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"Duct Tape is Magic and Should be Worshipped" - Fiction in a First-Year Design and Communication Class

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Conference

2016 ASEE Annual Conference & Exposition

Location

New Orleans, Louisiana

Publication Date

June 26, 2016

Start Date

June 26, 2016

End Date

August 28, 2016

ISBN

978-0-692-68565-5

ISSN

2153-5965

Conference Session

1st and 2nd Year Instruction in Design

Tagged Division

Design in Engineering Education

Page Count

16

DOI

10.18260/p.26231

Permanent URL

https://peer.asee.org/26231

Download Count

59

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Paper Authors

biography

Marjan Eggermont University of Calgary

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Marjan Eggermont is the current Associate Dean (Student Affairs) and a Senior Instructor and faculty member at the University of Calgary in the Mechanical and Manufacturing department of the Schulich School of Engineering, University of Calgary. She teaches graphical, written and oral communication in their first Engineering Design and Communication course taught to all incoming engineering students.
She co-founded and designs ZQ, an online journal to provide a platform to showcase the nexus of science and design using case studies, news, and articles.
As an instructor, she was one of the recipients of The Allan Blizzard Award, a Canadian national teaching award for collaborative projects that improve student learning in 2004. In 2005, she was one of the recipients of the American Society of Mechanical Engineers Curriculum Innovation Award. She is - as PIC II chair - currently a board member of ASEE.

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Abstract

“Duct tape is magic and should be worshipped” Fiction in a first year design and communication class

Many universities and colleges have incorporated “a common reading program” for incoming first year students. Typically a book is selected by a campus committee and introduced during summer orientation activities. Students are expected to read the book in early fall and participate in discussion groups and other activities during the fall and/or winter semesters. Our first year design and communications course at The x x of x participated in 2013 for the first time because the book – No Impact Man by Colin Beavan - addressed questions about sustainable living and added value to a planned design project. Students were asked to read one chapter of the book, to critically discuss this chapter in their ‘chapter’ groups, and assign a spokesperson to summarize their chapter with added constructive criticism for the class. This was done with the entire first year class of 725 students over 4 lecture sections. This year the university selection of the common reading program book did not fit in with our course plan, so a novel specific to engineering and our course theme was chosen. Students read the book The Martian by Andy Weir over the course of 13 weeks with a variety of deliverables, modules and guest speakers. The reasons for introducing literature into the first year engineering class were as follows: • “Literary works are refined and complex versions of our natural way of thinking. Reading sharpens your thinking and makes it more complex. • Literature helps stimulate creativity. Specialists in a field who only read and discuss the work of others in that field can settle into uncreative groupthink. Literature, with its complexities and narrative structures and alternative meanings, can break groupthink, creating new insights and possibilities. • Literature allows you to inhabit the life and world of different people and develops our empathy.”1 The skills listed above are important in the development of life-long learning, teamwork and engineering design. This paper will describe the activities related to the book project and discuss the design projects related to our Mars theme for 2014. Examples of student deliverables and feedback are provided.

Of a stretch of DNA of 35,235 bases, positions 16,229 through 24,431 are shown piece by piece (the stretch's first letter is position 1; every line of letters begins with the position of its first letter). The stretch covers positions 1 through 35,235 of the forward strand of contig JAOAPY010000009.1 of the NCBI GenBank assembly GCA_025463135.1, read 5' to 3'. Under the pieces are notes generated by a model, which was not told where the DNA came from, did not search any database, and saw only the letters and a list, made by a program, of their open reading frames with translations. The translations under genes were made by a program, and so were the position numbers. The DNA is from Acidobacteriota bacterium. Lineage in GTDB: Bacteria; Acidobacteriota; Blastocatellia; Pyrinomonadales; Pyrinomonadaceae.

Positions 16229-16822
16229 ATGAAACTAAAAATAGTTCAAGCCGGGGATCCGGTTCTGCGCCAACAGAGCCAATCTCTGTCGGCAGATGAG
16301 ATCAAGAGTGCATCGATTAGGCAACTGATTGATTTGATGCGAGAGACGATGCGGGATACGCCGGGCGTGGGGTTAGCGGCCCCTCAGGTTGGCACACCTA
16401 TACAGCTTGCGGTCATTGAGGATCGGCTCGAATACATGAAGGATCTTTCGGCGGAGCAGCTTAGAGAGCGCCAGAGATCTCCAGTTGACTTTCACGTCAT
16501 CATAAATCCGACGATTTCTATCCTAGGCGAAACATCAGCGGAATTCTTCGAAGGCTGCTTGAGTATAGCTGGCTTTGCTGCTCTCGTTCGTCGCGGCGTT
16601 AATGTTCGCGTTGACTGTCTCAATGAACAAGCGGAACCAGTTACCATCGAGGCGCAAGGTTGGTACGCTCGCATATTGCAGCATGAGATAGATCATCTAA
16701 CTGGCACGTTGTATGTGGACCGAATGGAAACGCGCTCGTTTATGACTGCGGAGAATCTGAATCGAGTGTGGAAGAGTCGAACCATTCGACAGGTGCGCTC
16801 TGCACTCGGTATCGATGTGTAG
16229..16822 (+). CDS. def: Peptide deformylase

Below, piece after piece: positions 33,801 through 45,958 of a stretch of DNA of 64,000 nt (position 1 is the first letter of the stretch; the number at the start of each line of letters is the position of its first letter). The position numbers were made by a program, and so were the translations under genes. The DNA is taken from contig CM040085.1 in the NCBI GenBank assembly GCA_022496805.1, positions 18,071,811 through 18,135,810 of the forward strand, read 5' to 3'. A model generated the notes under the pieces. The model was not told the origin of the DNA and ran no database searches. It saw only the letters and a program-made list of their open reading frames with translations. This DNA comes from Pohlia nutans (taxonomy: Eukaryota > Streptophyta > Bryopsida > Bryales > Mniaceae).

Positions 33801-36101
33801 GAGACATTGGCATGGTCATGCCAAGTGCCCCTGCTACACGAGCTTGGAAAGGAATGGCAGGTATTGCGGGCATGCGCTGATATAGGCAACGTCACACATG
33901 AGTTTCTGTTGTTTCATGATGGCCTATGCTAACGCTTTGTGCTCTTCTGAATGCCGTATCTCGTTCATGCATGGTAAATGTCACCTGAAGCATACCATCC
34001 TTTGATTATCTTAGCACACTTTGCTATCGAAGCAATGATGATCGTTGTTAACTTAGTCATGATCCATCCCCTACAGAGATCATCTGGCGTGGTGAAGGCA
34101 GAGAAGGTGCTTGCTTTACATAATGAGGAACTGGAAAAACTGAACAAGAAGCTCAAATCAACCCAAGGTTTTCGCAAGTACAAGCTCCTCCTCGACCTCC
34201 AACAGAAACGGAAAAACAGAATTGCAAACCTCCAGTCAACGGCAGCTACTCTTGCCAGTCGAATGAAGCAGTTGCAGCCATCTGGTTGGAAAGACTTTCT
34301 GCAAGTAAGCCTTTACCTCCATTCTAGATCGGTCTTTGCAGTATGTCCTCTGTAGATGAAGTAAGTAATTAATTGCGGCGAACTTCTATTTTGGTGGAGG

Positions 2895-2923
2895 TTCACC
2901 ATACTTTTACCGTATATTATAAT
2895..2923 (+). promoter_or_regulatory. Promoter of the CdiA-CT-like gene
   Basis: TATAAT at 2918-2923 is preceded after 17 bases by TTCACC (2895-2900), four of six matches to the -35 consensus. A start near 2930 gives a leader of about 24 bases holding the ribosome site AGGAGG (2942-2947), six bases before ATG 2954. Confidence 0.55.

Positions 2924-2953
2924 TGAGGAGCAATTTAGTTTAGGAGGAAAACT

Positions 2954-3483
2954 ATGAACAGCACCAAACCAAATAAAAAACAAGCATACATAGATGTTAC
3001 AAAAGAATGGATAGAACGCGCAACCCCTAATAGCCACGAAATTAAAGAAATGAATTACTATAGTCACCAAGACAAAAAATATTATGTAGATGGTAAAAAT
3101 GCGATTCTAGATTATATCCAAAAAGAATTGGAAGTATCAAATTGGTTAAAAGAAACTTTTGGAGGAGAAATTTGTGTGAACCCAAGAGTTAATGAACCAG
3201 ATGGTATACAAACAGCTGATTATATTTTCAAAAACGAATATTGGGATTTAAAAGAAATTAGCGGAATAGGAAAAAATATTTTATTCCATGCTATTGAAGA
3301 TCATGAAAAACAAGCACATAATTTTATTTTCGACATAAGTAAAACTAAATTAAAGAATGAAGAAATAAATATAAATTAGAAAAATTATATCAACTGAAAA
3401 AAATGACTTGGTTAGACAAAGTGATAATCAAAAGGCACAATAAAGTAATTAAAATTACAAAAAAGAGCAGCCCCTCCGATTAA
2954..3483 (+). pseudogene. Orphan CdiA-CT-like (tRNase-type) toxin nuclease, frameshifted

1. Troy Camplin, “Scientists and Engineers Need Literature Reading fiction opens the door to innovation”, http://www.popecenter.org/commentaries/article.html?id=2830#.VEFs3vmjNcY, accessed Oct. 17, 2014.

Eggermont, M. (2016, June), "Duct Tape is Magic and Should be Worshipped" - Fiction in a First-Year Design and Communication Class Paper presented at 2016 ASEE Annual Conference & Exposition, New Orleans, Louisiana. 10.18260/p.26231

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